Dil Se Pakistani

Festivities in full swing to celebrate independence

Festivities are in full swing across the country, as nation celebrates the 63rd Independence Day with traditional zeal and national enthusiasm.Various programs were organized in the Federal Capital as well as provincial capitals of the country to mark the event.The day dawned with 31 gun salutes in the Capital and 21 each in the four provinces, followed by special prayers in mosques across the country for the progress, prosperity and stability of Pakistan.A smartly turned out contingent of the Pakistan Naval Academycadets mounted guard at the Quaid's Mausoleum. Representatives of three services laid Inter Services FloralWreath at the Mazar of quaid-e-Azam and offered dua.The central flag hoisting ceremony was organized at Convention Centre Islamabad where Prime Minister Yusuf Raza Gilani hoisted the national flag. Members of the Federal Cabinet, Army Chief, Speaker National Assembly, Chiefs of Armed Forces and other dignitaries attended the program.Flag hoisting ceremonies were also held in all the big and small cities of the country including the four provincial capitals – Karachi, Lahore, Peshawar and Quetta – besides Muzafarabad, capital of Azad Kashmir.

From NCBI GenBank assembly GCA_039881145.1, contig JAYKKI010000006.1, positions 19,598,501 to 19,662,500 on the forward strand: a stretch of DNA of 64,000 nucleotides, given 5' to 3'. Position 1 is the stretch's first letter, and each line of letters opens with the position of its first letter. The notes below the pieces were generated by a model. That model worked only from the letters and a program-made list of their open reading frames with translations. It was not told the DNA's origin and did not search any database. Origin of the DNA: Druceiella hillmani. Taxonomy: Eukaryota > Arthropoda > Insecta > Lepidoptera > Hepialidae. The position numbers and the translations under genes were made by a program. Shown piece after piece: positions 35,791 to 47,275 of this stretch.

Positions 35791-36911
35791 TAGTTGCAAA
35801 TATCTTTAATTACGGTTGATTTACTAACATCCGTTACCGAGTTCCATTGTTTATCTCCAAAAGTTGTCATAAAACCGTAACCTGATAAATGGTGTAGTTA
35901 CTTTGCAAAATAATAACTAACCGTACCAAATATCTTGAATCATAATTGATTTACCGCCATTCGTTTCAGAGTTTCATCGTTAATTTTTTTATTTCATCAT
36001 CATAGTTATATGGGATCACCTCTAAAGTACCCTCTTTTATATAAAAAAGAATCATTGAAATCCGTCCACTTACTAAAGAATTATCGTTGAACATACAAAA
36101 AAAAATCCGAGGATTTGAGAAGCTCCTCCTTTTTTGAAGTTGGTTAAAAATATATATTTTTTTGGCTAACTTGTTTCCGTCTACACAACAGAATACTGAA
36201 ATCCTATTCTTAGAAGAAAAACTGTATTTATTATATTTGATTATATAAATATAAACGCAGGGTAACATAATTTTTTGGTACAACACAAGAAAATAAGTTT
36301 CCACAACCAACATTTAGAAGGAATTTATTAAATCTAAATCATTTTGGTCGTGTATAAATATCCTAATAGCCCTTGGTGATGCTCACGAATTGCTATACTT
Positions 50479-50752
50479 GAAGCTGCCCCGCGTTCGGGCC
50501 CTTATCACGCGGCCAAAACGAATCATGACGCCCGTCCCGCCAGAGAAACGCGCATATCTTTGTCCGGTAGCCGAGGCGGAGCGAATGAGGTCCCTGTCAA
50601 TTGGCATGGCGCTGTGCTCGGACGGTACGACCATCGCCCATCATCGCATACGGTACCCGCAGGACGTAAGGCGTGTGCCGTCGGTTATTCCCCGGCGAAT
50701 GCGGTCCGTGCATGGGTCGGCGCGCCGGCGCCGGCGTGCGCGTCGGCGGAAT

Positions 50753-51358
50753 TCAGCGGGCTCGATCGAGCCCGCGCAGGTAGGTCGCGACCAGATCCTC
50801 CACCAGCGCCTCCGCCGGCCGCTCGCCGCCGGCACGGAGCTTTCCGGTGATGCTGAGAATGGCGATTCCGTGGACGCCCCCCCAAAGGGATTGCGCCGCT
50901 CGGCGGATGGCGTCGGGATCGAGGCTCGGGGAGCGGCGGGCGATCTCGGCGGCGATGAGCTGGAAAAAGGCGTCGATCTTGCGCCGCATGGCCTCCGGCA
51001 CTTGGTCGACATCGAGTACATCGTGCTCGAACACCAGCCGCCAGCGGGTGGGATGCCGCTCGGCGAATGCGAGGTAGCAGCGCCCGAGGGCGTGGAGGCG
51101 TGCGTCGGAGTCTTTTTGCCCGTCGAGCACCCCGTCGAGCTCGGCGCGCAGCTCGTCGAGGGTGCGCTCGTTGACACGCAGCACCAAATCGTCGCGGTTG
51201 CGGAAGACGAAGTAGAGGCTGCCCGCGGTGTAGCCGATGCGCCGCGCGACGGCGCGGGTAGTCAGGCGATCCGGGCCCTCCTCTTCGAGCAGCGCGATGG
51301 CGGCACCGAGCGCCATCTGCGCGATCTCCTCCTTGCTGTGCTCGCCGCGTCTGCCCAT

Sindh Governor Dr. Ishrat-ul-Ebad Khan and Chief Minister Qaim Ali Shah hoisted the national flag in Karachi.Similar ceremony was held at Huzuri Bagh in Lahore where Punjab Chief Minister Shahbaz Sharif was the chief guest.The Malakand affectees also took active part in the independence day celebrations, as an atmosphere of festivities was witnessed in the relief camps.The IDPs who returned to Swat are also celebrating the countries freedom with passion.

Obama visits Mountain West, knowing vulnerability

DENVER – Perhaps no region of the country better illustrates Barack Obama's political vulnerabilities than the mountain West.
He's hoping to ease some of those concerns in a Western swing blending town hall appearances and visits to national parks beginning Friday.
Democrats have made recent election inroads in the region by successfully courting independents, Republican crossovers and conservative-to-moderate loyalists in their own party. But it's these very voters — gun owners, civil libertarians, private property advocates — who seem to be turning away from the president across the country because of deep-seated concerns about expanding government and soaring budget deficits.
They are people who bristle at big business bailouts and decry government's reach into their own lives. They don't see Obama's stimulus plan jump-starting the economy or boosting employment. They fret about the enormous price tags of his sweeping proposals to overhaul health care and revamp energy policy.